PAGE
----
Uses of a Cytology Centrifuge

Since they are designed to carry out specialised functions, centrifuges come in various builds and forms. For example, a cytology centrifuge is used to concentrate cells in fluid specimens.

They are then placed onto a microscope slide for examination. Unlike other kinds of centrifuges, a cytology centrifuge is more compact and smaller. They are also typically used in various areas of clinical laboratory tasks.

Preparation Procedure

A specific procedure is employed when using a cytology centrifuge. The procedure begins by attaching a funnel assembly to the front of the microscope slide. The funnel’s surface assembly that is attached to the slide is lined with filter paper so any excess liquid of the smear is absorbed.

After a few drops of fluid has been placed into the funnel, the assembly is placed into the centrifuge before running it at 600-800 x g. Using low force is crucial so the specimen’s cell structure is preserved once the centrifuge has been operated.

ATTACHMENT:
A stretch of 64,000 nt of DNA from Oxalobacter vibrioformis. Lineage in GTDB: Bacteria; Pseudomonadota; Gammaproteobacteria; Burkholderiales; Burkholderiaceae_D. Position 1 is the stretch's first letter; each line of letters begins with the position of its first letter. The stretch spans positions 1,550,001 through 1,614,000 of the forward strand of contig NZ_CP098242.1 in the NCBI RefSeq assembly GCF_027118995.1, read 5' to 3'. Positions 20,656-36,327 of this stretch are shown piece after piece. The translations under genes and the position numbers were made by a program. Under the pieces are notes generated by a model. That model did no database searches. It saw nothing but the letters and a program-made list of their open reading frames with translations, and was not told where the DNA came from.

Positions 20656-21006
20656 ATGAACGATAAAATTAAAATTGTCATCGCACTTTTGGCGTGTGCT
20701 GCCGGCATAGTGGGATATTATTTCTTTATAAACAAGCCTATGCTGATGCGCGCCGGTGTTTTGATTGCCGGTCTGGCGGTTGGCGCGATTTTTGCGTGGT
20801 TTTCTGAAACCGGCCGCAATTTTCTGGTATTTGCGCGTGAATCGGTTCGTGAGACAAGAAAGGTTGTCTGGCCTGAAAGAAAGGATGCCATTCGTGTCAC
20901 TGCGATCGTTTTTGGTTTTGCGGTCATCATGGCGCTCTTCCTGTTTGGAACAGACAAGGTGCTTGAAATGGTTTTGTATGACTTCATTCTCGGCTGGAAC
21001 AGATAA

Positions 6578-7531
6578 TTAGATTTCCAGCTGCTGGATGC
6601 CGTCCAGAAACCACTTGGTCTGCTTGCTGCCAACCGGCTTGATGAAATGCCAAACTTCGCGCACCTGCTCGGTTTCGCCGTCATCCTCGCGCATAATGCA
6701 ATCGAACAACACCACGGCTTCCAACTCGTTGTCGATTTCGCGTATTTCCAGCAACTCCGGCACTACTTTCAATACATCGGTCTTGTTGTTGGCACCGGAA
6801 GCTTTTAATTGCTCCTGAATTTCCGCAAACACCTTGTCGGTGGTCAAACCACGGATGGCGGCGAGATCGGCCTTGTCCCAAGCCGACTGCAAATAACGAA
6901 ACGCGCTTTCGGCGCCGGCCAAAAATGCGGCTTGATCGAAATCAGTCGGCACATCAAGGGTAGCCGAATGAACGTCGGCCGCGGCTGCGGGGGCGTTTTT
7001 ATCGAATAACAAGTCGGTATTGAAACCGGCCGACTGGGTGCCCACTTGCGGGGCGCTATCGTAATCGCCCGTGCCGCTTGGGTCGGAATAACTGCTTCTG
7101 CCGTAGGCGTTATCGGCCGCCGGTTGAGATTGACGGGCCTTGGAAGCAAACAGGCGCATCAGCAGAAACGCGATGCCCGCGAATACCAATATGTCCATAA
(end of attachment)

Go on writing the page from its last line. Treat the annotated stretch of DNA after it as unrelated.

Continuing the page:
Centrifugal Force: How it is Used

Centrifugal force is responsible for forcing the fluid into the assembly so it goes toward the funnel’s opening and concentrates the cells in an area of the slide. The cells are concentrated by 20-fold then it creates a one-cell-thick monolayer that makes it eligible for cellular morphology assessment.

Where Cytology Centrifuge are Used

A cytology centrifuge is typically used in various lab diagnostic procedures, including:

  • Examining liquid specimens such as body fluids and fine needle aspirates in cytopathology
  • Assessing of differential cell counts on body fluids, including synovial, cerebrospinal, and serous fluids
  • Gram staining of fluid specimens to determine the presence of microorganisms

Since cells will be placed in the centre of the fluid smear on the slide, they can look compressed compared to those at the periphery resulting from the centrifugation process. It is also possible for the cell nuclei to develop holes, lobes, and clefts. To minimise similar effects, specimens with high cell counts should be diluted before the sample is prepared.